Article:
Uncomfortable conversations – End of life

Getting old scares me. The idea of my parents getting older, the thought that someday, they may not be able to care for themselves keeps me up at night. The thought that I will someday die has crossed my mind as well. Even more painful, the thought that Jeff will die. So, why am I talking about getting old and dying on a blog titled Scripting Happiness? Because not talking about it can be more damaging and painful.

I had lunch with a colleague of mine recently who is about 10 years my senior. She was talking about her 70 year old mother and how her conversation with friends revolve around caring for their elderly parents. I also reflected on my own life and watching my grandmother pass away, followed by the deterioration of my grandfather and his death. My grandfather possessed a constitution until his wife passed away that would be the envy of most people. One thing my colleague and I discussed was the fact that despite our parents getting older, the fact that death will one day happen is never discussed.

This is certainly no different with my own parents. Yes, they are still young and healthy but it won’t always be that way. It’s an extremely painful topic but something that’s worth considering and discussing because let’s face it – death is inevitable. For example, my mother has told me on more than one occasion that she did not want to live in a care home under any circumstances. I’m not sure what the alternative strategy is, and if she has one, maybe she should share it with her children.

My husband Jeff and I discussed about what we want and don’t want in terms of end of life decisions. It’s not painful or uncomfortable because death isn’t knocking on our door. We have rational conversations about this and plan it accordingly. And I think this is a good time to have these uncomfortable talks – when you’re healthy and young enough to change your life, and finances.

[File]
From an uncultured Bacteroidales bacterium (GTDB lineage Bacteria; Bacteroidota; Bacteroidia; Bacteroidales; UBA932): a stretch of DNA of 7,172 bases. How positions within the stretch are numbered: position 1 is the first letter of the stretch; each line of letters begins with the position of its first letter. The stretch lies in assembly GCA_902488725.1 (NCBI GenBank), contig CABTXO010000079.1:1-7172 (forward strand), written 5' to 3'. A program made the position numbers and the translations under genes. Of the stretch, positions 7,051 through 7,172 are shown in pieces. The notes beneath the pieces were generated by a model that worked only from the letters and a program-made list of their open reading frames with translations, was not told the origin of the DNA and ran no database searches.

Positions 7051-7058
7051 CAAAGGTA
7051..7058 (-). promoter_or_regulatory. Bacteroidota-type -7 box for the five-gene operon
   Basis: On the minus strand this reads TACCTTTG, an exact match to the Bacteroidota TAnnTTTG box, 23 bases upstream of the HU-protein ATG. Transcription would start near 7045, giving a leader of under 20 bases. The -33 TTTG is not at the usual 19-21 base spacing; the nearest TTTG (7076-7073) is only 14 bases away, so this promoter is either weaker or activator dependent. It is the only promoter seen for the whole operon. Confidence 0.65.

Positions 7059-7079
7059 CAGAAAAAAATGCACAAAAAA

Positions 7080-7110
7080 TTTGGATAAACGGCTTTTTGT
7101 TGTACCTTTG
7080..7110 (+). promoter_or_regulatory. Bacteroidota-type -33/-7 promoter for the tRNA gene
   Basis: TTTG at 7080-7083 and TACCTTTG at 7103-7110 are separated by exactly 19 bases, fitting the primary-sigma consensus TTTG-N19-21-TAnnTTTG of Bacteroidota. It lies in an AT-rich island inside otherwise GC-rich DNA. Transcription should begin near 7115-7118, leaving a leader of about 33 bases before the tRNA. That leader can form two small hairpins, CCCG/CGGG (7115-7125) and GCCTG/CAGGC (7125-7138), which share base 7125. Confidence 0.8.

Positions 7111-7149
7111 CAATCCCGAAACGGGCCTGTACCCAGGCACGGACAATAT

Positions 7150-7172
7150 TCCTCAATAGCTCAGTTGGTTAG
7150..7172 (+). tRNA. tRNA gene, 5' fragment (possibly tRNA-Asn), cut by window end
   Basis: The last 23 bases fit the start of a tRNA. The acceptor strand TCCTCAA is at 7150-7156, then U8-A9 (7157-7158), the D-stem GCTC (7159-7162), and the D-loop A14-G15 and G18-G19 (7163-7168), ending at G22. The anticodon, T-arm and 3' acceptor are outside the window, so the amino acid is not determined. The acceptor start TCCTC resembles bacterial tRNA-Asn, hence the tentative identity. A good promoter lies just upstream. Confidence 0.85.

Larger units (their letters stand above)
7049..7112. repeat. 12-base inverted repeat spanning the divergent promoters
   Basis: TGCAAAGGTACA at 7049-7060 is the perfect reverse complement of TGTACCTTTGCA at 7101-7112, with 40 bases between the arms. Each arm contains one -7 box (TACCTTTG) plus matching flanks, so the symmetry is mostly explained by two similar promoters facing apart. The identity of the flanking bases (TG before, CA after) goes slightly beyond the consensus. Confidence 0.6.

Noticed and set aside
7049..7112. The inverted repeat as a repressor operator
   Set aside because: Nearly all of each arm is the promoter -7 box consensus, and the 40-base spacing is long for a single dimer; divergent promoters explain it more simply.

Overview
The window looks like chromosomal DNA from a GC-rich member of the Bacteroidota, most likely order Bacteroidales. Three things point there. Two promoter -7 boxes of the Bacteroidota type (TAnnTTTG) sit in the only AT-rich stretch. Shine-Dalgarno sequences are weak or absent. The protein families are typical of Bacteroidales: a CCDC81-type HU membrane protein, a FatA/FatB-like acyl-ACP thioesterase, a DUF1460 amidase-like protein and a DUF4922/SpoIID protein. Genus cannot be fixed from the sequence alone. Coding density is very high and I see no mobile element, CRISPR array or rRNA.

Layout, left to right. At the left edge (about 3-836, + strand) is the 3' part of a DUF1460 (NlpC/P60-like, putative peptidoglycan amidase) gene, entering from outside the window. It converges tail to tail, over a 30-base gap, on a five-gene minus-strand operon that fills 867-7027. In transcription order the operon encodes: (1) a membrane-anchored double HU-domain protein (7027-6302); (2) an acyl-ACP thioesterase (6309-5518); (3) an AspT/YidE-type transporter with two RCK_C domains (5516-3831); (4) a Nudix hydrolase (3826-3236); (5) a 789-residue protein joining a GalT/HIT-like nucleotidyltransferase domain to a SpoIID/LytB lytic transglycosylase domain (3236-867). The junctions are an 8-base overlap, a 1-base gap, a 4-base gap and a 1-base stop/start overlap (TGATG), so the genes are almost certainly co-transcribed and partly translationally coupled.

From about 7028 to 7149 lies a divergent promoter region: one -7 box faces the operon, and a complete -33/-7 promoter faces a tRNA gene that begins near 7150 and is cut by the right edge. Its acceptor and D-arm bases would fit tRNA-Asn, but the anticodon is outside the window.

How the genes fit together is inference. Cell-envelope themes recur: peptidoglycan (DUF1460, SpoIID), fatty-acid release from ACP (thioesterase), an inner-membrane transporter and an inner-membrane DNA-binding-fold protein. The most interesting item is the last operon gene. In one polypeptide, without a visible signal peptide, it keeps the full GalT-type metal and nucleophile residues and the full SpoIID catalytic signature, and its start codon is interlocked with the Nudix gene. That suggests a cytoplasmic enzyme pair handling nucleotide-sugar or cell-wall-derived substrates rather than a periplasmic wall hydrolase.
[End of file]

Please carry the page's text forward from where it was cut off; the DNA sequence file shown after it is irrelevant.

Image credit: Ezu

{ 3 comments… read them below or add one }

Jennifer August 18, 2011 at 8:37 pm

Not enough people have these converstaions. And some wait till the last minute when it is almost too late. I can tell you many many stories – but I have more opportunities to see this in action becasue of the type of law I practice. Great for bringing it up!


Jeena Cho August 19, 2011 at 3:39 am

Thanks Jennifer for your feedback! Unfortunately, too many people wait until a crisis arises to seek help when so much could be done to prevent it.


Barbara August 22, 2011 at 12:51 pm

Timely, as we head into September. It’s always a time to reflect and be ready for what the end of the year might bring. Recently my husband had hip surgery. As part of his recovery, he was in a rehabilitation center that offered various levels of care. He was the youngest person there, and it was a very tangible reminder of what time brings. I’m embarassed to say it was shocking, but it was. Our biggest fear is that our daughter, who is an only child, will have tough decisions to make on her own, or worse, that she will have to support us financially. Thanks for this post, it’s another reminder to “take care” of her in the future by making sure we “take care” of these matters now.


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